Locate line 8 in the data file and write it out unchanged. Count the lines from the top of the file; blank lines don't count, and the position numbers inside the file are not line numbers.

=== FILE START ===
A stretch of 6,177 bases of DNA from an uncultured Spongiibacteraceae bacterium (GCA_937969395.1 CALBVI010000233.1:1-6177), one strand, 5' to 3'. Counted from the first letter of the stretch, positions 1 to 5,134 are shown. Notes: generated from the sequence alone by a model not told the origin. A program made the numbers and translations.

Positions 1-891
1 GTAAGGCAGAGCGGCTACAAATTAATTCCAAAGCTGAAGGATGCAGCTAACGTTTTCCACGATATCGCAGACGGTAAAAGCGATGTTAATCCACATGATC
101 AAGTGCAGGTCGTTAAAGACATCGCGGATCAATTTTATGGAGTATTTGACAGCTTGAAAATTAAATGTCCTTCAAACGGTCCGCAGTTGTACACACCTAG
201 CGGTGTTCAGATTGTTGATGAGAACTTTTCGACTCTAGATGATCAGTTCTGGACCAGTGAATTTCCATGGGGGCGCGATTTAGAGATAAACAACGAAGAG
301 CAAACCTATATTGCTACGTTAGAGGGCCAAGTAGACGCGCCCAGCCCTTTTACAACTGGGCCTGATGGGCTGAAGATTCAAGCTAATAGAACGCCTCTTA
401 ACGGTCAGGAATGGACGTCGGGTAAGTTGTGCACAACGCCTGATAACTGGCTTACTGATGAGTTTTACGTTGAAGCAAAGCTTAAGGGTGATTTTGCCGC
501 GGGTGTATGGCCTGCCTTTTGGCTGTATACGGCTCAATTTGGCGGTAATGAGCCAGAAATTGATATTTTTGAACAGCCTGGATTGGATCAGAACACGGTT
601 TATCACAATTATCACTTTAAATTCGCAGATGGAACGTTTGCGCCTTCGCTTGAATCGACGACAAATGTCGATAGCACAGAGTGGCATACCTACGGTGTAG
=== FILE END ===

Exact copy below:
501 GGGTGTATGGCCTGCCTTTTGGCTGTATACGGCTCAATTTGGCGGTAATGAGCCAGAAATTGATATTTTTGAACAGCCTGGATTGGATCAGAACACGGTT